Branded Entertainment Offers TV Ad Bonanza

The frequency of branded entertainment on TV apparently has a promising future. "It's as far as the viewer will allow you to go," says Linda Yaccarino, EVP/GM of Turner Entertainment Advertising Sales and Marketing, speaking at a branded entertainment panel at MediaPost's Outfront conference last week in New York. "Viewers have a certain level of tolerance."

She says such acceptance applies to any new brand entertainment efforts Turner puts on its networks, including on-screen lower promotional messages, such as one for TBS' "The Bill Engvall Show," sponsored by Miracle Whip. These messages run during TBS shows.

Indeed, findings from IAG Research, which is used by media companies to measure branded-entertainment effectiveness, indicate there is little to no negative feedback when it comes to branded-entertainment efforts.

No wonder that some companies want to raise the bar. Bravo, for example, wants to take up 20% of the TV screen with something it calls the "L Bar." Placing marketers' information on the bottom and the side of the screen--thus making an L--Bravo hopes to expand what it can offer advertisers.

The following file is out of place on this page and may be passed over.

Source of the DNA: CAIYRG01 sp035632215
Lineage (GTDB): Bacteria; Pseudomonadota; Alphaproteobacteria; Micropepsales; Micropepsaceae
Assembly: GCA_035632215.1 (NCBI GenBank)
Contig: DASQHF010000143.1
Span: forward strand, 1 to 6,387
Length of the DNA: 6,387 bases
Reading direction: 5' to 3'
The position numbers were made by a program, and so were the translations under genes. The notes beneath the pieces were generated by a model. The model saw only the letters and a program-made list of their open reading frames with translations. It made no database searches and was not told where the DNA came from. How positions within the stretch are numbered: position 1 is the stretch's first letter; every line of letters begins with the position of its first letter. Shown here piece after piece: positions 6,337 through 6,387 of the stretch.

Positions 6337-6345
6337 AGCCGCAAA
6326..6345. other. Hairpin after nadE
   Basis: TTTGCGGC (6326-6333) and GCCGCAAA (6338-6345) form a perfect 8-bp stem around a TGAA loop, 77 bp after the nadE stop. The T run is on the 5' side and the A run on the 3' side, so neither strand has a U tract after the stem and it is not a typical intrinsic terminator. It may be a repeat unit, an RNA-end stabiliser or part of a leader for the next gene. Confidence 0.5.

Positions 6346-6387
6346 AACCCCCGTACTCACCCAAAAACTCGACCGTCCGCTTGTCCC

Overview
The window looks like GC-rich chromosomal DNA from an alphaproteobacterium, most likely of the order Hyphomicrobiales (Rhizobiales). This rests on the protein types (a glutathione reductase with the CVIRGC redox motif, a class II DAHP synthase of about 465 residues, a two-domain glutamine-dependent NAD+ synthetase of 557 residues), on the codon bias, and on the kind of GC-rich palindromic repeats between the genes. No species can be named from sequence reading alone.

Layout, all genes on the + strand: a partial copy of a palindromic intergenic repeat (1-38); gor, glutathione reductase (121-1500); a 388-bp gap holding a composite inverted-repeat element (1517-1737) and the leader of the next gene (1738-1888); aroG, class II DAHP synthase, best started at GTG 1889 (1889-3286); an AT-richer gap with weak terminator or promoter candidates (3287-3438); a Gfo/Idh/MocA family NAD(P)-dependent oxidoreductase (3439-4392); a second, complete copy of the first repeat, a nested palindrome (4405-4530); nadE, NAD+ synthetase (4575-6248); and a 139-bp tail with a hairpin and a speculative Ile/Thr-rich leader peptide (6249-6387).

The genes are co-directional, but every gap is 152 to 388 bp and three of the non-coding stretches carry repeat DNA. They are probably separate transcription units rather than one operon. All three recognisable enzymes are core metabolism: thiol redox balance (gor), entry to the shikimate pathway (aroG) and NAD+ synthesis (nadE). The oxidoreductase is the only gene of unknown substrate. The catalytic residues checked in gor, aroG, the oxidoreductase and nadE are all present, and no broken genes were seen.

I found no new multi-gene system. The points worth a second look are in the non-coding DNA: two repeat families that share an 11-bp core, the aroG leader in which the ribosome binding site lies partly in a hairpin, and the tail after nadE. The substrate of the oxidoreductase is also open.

"We're an advertising network--we are not a pay TV service," says Kevin McAuliffe, SVP/branded-entertainment group for NBC Universal Television Group. But it isn't just advertising. "There is going to be a content play here. There is going to be a balance."

Bravo is not the first network to alter the screen; sports channels have been adding marketing content to TV screens for some time. ESPN's "SportsCenter," for example, runs content and marketing on the sides of its screen.

One would think there are limitations, but it depends on a viewers' involvement with a show. "The passionate fan of any show can't get enough," says Bill Morningstar, EVP/advertising sales for the CW, who has worked on a host of new initiatives.

NBC's McAuliffe is honest to call branded entertainment what it is. "Brand entertainment is a disruptive technology," he says, one that brings no end of potential ideas. "We don't have enough time to have all the conversations."

"At some point, it becomes all clutter," warns Laura Caraccioli-Davis, EVP/entertainment director for Starcom USA. "We have to be really careful."

Major differences exist for branded entertainment with different media platforms. Cable networks do seem to do more deals. "They are more apt to shill their shows, says Caraccioli-Davis. "Maybe cable networks are not all that protective of [their programs]."

Standard measuring tools for branded deals? Calculating effectiveness of branded entertainment is still examined on a marketer-by-marketer basis.

"No two deals are alike," says Morningstar. "We treat our shows like the marketers do--as brands. What we are looking for is whether there is a natural connection."

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